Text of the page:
Our field mentors are background-screened and extensively vetted for appropriateness of fit. They are consistently evaluated and they consistently and formally evaluate each other in order to continuously develop themselves as professionals working in Outdoor Behavioral Healthcare.  They come from varied backgrounds, but one thing is common among all staff who work with our kids: a heart for our boys and the work we do, and a desire to grow in their professional lives as well as their personal lives.

Elements Of Change


The wilderness is a setting that is rich with life metaphors that can be used to great effect by a skilled therapist. Living in the wilderness with a small group for a period of time also provides opportunities to develop concrete skills such as cooking, camp set up and orienteering, as well as the social skills necessary for cooperative, intimate camp life. These factors create natural opportunities to build self confidence in a short period of time. The intensity of wilderness life provides constant opportunities to experiment with new and healthier ways of coping with social and emotional stressors.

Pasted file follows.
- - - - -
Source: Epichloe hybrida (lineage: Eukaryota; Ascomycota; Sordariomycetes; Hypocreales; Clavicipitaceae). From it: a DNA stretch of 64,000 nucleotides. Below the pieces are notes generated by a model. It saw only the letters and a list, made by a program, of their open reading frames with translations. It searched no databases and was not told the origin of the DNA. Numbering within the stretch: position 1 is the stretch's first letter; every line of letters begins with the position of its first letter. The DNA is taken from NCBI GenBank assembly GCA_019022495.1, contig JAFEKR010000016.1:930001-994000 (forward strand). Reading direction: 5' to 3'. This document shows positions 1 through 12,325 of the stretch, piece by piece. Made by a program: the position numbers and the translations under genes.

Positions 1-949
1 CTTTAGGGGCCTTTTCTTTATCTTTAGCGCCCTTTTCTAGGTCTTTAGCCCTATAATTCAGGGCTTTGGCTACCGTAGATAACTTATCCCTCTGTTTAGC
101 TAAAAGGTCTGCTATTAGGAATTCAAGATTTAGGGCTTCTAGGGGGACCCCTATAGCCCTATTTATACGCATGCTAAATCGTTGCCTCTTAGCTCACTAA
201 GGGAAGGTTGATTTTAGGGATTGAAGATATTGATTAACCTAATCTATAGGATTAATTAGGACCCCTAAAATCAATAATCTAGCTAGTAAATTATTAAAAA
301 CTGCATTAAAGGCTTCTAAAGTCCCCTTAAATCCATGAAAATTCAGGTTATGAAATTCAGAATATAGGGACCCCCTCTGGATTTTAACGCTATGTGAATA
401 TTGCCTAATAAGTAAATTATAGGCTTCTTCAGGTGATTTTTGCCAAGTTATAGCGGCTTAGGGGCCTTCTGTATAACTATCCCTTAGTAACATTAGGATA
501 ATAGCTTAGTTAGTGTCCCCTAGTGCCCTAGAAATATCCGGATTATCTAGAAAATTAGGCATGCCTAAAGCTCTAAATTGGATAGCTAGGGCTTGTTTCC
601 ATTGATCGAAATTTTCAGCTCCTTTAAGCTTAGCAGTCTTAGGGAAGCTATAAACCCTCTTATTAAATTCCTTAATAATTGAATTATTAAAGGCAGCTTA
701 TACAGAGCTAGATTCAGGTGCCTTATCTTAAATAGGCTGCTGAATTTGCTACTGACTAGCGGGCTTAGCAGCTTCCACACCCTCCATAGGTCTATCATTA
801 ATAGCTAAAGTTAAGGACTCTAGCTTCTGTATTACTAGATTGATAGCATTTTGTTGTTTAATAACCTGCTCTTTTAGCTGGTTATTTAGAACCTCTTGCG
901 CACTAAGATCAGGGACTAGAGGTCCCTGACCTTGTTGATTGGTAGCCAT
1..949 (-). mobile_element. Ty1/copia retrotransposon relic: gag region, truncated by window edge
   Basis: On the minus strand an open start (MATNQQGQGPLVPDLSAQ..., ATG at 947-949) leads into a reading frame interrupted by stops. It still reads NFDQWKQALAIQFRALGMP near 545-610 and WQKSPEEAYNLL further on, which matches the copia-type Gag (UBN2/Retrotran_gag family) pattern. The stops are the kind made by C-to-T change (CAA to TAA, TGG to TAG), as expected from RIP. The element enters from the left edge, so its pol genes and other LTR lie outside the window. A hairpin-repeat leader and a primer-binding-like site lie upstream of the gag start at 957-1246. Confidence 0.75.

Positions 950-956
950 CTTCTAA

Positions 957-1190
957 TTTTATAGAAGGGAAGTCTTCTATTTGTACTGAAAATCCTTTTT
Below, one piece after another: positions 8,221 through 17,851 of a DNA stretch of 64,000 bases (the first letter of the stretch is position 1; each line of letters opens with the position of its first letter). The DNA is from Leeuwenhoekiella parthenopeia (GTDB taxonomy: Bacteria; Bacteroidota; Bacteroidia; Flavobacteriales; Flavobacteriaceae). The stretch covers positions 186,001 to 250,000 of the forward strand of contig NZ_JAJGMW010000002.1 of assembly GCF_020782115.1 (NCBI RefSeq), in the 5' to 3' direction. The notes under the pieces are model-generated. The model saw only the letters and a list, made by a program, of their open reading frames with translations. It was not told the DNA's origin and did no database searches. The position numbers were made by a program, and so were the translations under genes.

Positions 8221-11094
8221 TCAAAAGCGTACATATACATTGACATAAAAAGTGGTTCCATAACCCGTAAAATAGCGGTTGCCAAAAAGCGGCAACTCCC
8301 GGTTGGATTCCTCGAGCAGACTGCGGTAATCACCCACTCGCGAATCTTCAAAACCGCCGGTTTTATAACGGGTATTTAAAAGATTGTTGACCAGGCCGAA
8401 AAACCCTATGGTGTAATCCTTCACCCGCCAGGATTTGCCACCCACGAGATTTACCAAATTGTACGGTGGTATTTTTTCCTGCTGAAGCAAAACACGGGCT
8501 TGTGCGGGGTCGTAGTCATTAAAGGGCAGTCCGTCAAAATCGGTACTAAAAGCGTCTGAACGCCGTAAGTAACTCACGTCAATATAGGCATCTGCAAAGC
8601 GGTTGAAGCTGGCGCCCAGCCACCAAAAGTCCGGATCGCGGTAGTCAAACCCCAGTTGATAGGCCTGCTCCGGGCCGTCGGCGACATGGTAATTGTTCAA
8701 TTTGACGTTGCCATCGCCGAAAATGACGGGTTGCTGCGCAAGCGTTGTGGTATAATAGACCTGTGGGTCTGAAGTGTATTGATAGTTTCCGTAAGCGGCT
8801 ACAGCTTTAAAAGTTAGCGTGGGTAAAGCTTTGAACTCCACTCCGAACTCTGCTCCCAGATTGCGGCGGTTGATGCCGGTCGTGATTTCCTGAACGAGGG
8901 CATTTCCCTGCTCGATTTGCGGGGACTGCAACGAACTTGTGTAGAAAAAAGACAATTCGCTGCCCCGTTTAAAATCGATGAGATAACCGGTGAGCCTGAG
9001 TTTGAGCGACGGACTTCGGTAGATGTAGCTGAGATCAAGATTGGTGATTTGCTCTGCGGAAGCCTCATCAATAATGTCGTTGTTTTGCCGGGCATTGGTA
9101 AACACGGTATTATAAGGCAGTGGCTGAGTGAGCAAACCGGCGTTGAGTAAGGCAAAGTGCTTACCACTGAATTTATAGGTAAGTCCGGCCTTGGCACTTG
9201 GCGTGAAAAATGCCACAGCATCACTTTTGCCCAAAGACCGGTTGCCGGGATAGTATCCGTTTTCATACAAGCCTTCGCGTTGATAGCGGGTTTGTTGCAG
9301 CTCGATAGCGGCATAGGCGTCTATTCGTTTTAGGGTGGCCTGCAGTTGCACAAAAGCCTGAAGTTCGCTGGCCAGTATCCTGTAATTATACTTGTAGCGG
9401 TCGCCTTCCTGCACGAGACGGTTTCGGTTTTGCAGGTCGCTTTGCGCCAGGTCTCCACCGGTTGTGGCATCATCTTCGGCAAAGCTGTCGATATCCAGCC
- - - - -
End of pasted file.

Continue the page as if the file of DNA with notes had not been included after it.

Our program relies on four key elements to leverage the wilderness setting and promote awareness and growth. Those elements are: Community, Nature, Wellbeing, and Therapy.


When a small group of staff and students live together in the wilderness, they automatically experience a greatly heightened level of interdependence.   Every student must depend on every other student and staff member for camp life to go smoothly. Eating, orienteering, staying safe, staying dry, getting along and maintaining a level of comfort are all group concerns requiring everyone’s participation and cooperation.

As a result of this constant interdependence, the group becomes an emotionally safe environment where students are able to become more honest and accountable for feelings and behavior patterns. Students tend to replicate the relationship patterns from home within the group, creating opportunities to explore and re-engineer those patterns. While living together, students learn about their respective behaviors and relationship patterns. Through enhanced awareness, students practice and refine new and healthier skills for interacting and cooperating with others. Specifically: